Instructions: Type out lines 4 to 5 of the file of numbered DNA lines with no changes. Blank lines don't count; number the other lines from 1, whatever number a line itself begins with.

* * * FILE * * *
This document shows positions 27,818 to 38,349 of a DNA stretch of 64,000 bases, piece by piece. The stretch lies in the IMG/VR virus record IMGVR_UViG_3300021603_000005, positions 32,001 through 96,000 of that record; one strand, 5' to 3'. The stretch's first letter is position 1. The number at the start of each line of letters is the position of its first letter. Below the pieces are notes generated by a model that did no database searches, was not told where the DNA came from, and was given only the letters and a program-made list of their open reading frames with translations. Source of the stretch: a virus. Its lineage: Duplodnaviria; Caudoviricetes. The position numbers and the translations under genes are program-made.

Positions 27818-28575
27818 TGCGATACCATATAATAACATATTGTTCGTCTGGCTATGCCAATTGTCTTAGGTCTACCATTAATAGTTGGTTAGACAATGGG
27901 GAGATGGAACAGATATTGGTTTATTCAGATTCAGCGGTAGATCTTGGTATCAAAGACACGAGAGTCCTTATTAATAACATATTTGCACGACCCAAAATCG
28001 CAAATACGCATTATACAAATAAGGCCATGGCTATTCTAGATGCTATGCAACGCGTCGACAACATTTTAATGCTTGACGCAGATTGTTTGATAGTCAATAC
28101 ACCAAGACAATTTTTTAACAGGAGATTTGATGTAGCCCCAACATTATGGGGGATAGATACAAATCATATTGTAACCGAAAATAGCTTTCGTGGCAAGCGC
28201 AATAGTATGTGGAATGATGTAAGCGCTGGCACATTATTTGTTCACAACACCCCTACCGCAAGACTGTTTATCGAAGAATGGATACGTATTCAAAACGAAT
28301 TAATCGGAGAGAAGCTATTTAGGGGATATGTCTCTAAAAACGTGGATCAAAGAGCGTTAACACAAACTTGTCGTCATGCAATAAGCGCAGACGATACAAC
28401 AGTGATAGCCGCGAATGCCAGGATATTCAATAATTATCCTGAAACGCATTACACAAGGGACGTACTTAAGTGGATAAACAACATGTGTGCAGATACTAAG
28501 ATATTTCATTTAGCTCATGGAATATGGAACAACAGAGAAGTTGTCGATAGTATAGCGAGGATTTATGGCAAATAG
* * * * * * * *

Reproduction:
27901 GAGATGGAACAGATATTGGTTTATTCAGATTCAGCGGTAGATCTTGGTATCAAAGACACGAGAGTCCTTATTAATAACATATTTGCACGACCCAAAATCG
28001 CAAATACGCATTATACAAATAAGGCCATGGCTATTCTAGATGCTATGCAACGCGTCGACAACATTTTAATGCTTGACGCAGATTGTTTGATAGTCAATAC